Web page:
Largely considered to be one of the first novels ever written in English, Henry Fielding's Tom Jones centers around the auspicious orphanage of the title character, whose derelict parents leave him in the bed of the respected gentleman Mr. Allworthy. Daniel Defoe's Moll Flanders, published in 1722 and also a strong claimant to the first novel throne, likewise begins with the abandonment of an infant. Moll's mother is a convict at London's Newgate Prison who "pleads the belly" to stay her execution. She is eventually sent away to America, while Moll lives with a foster family in England. It's no coincidence that two of the very earliest novels doubled as orphan bildungsroman, featuring characters born of both humility and squalor who must make their own way in the world without the support of financial means or family lineage. Unlike its most direct predecessor, stage plays, which rely on the tension between characters created by class, power, marriage, and other social forces, from the outset the novel aspired to huddle down into a single perspective, exclusively focusing on an individual’s vantage of the world. Moll Flanders and Tom Jones are flawed, lawless, and sexually promiscuous; having grown up without their biological parents, and thus lacking the guidance and ballast a role model provides, they're forced to feel out the balance between pragmatism and morality on their own. This was the novel's original raison d’être: a quest for moral discovery wrapped in a coming-of-age story. And there was no individual better suited to carry this double-burden than the orphan: essentially living without a safety net, the orphan is never shielded from the callousness and stark motives of those around her, and her own decisions often carry dire consequences placid children with stable nuclear families wouldn't dare fathom.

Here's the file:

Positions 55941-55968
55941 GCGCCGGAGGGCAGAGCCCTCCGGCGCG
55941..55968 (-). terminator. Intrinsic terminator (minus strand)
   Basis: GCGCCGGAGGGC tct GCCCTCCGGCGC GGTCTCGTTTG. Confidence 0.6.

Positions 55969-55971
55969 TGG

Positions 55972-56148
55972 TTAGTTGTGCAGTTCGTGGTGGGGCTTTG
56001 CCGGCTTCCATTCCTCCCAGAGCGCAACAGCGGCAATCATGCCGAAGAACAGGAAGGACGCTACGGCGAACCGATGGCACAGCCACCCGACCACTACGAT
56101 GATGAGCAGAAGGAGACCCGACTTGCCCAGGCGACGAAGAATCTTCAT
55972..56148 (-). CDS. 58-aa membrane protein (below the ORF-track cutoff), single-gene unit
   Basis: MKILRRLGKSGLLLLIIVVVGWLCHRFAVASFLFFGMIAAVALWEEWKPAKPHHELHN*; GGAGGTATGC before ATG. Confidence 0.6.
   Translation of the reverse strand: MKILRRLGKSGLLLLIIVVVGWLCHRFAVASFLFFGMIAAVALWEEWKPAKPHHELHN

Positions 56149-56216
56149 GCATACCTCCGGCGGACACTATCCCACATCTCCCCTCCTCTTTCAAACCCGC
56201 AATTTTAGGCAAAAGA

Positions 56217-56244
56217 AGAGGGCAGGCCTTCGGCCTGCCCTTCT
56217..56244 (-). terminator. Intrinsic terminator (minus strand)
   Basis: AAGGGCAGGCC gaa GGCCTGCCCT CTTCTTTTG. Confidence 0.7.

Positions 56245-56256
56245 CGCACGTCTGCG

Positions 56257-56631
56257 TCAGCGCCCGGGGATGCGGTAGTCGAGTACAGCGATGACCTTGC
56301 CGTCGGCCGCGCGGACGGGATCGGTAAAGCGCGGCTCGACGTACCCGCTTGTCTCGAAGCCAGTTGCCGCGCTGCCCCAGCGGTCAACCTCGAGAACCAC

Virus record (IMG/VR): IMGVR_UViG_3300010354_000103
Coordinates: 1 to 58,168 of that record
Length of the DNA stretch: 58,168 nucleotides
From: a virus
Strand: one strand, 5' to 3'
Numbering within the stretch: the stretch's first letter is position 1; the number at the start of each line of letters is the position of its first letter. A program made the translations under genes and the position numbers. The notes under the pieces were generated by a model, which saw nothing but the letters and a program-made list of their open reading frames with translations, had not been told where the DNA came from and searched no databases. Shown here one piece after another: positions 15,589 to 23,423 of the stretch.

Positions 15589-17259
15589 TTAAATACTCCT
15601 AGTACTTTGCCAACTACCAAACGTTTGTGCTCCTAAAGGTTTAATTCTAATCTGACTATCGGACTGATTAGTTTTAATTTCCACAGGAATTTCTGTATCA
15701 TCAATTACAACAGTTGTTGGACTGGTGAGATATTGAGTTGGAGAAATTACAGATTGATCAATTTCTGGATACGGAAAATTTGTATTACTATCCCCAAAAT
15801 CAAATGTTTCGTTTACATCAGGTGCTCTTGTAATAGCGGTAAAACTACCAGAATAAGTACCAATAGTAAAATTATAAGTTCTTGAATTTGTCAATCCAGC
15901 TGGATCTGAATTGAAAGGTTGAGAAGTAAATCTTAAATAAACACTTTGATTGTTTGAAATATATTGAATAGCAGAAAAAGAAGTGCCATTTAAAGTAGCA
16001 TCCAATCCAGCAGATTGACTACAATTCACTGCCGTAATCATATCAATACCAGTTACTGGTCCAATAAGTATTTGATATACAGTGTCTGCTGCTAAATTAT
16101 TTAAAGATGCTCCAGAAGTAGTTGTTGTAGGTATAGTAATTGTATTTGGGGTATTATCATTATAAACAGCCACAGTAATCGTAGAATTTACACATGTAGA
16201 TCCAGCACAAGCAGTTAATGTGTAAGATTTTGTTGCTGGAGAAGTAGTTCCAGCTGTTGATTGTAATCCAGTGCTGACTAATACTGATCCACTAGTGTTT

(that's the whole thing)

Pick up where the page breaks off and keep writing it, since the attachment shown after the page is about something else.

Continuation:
Oliver Twist, that iconic street urchin hailing from the archetypal Dickensian childhood, is another exhibit in how these parentless waifs shaped the novel. Like Mowgli, Oliver is thrown into a jungle full of nefarious beasts with hidden agendas. His absolute vulnerability, his lack of a safety net, exposes him to the seediest corners of London, from tyrannical workhouses to barbarous chimney sweeps to Fagin and his empire of child exploitation. This complete exposure is what makes Dickens's novels work so well as not only sweeping social critiques but also taut story arcs: Oliver has a lifetime of ragged, picaresque misfortune in just a few years, his youth essentially a supercharged bildungsroman. As literature scholar John Mullan put it, the orphan is "an essentially novelistic character, set loose from established conventions to face a world of endless possibilities (and dangers)." The fledgling novel form, born out of the desire to chronicle the individual's trials and self-discovery, found in the orphan the perfect expression of purity, solitude, and moral freedom. Moll Flanders, Tom Jones, Oliver Twist, Jude Fawley, Cosette and Valjean: largely uncompromised by the (good or ill) influence of nature or nurture, these characters were the perfect literary experiments for their authors, chances to illuminate the meatiest parts of human experience in hyper-condensed form. The orphan was the embodiment of all the novel's aspirational virtue, the way it wanted to see itself.